Here we begin with my short series of essays reflecting on the arguments proposed by Kai Nielsen in <em>Atheism and Philosophy</em>. In this opening essay, I’m going to concentrate on two statements made by Mr Nielsen and examine them.
In his introduction, Mr Nielsen develops a picture of his argument and what he might be discussing. He defines atheism as a response which varies based on what “version” of God is being addressed (from pp 58-59):
- If an anthropomorphic God is proposed, the atheist rejects belief in Gd because it is false or probably false that there is such a God.
- If a non-anthropomorphic God (i.e., the God of Luther and Calvin, Aquinas, and Maimonides), he rejects belief in God because the concept of such a God is either meaningless, unintelligible, contradictory, incomprehensible, or incoherent;
- the atheist rejects belief in God (here we speak of the God portrayed by some modern or contemporary theologians or philosophers) because the concept of God in question is such that is merely masks an atheistic substance …
This statement (notably #2) is somewhat similar in content to some objections to the Christian belief based on a claim that a belief in God is logically inconsistent (akin to 2+2=5). This seems to rely on a syllogism that God must be rational and logical … because the universe is rational and logical. But, is this reasonable? Quantum mechanics gives to a contradictory and very unsatisfactory view of matter. The particle/wave duality has never been resolved and indeed Bell’s theorem shows that any mechanistic attempt to bypass the representation which sets aside any direct description of matter as anything but a complex amplitude of which the norm is a probability distribution. In the philosophy of science relating derived from a quantum view of nature there is no possible description of reality instead in its place merely a description of the outcome of experiment. That is, reality is incapable of being expressed in a logically consistent fashion and instead only much weaker statements can be made. The question then is, why if nature is not seen to be understood in a logically consistent fashion … must our understanding of God be constrained differently?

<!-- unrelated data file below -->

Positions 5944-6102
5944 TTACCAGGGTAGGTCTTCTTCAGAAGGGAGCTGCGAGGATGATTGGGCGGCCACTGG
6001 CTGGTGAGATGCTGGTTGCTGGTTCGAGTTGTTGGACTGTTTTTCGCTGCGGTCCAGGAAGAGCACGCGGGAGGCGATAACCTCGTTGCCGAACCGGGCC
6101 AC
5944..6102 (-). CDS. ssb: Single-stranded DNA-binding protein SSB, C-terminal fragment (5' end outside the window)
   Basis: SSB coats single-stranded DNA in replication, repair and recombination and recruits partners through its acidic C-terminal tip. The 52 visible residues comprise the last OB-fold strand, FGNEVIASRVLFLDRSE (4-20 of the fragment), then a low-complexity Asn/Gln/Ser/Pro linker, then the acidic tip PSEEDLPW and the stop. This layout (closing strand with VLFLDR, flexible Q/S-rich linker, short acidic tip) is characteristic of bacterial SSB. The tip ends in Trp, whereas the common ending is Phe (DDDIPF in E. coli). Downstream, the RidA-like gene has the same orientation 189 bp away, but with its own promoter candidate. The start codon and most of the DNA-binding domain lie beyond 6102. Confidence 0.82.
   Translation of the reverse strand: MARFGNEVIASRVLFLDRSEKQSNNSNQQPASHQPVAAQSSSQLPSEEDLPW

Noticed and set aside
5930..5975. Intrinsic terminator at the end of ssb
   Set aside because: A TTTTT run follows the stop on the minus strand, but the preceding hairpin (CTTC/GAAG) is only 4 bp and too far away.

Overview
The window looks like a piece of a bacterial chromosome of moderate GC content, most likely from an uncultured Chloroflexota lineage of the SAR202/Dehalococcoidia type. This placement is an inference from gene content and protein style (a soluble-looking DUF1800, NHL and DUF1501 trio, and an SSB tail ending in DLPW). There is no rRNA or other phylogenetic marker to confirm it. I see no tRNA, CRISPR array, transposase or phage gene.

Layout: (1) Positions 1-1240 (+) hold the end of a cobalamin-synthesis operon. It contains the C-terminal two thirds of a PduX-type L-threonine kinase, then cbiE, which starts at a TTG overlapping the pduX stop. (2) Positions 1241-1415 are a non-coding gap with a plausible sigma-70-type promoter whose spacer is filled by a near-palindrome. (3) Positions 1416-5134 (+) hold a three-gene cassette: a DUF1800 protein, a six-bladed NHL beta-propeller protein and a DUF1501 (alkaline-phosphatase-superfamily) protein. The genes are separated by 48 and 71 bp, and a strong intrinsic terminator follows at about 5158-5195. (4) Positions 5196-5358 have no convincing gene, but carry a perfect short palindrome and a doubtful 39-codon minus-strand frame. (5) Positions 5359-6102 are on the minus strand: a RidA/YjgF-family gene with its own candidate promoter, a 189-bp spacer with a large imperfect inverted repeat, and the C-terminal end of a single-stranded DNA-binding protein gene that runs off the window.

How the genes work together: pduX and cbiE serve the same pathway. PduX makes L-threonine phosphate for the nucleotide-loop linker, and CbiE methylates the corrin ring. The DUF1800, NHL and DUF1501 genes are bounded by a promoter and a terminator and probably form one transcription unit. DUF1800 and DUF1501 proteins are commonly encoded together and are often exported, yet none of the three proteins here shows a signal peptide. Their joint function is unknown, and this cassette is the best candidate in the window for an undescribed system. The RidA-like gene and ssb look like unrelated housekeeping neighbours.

Just a bit earlier, Mr Nielsen cites an line of rhetoric I’ve seen elsewhere:
… [belief in God represents ] a reality that must be transcendent to the world, the burden of proof is not on the atheist to give grounds for believing that there is no reality of that order. Rather, the burden of proof is on the believer to give us evidence for God’s existence, i.e., something to show that there is such a reality.
However, I’m unclear on the necessity of this “burden of proof” rhetoric. From the Christian perspective, “burden of proof” very much beside the point. Belief (and Faith) in God is believed only to be mediated via the workings of God Himself (specifically in the trinitarian Christian belief via the Holy Spirit). Belief is not mediated via rhetoric, discourse, or logic but by God. It might seem that it may occasionally be sparked by such … but the confrontational point of view is, I think, one that does not stem from the Christian point of view. That is, from the Christian point of view there is no “burden of proof” to be shouldered. If the atheist has rejected faith it is either by his rejection of the Spirit (Arminian) or that he has not been “elected” (Reformed). God has gifted each of us with free-will and we are each free to believe what we wish.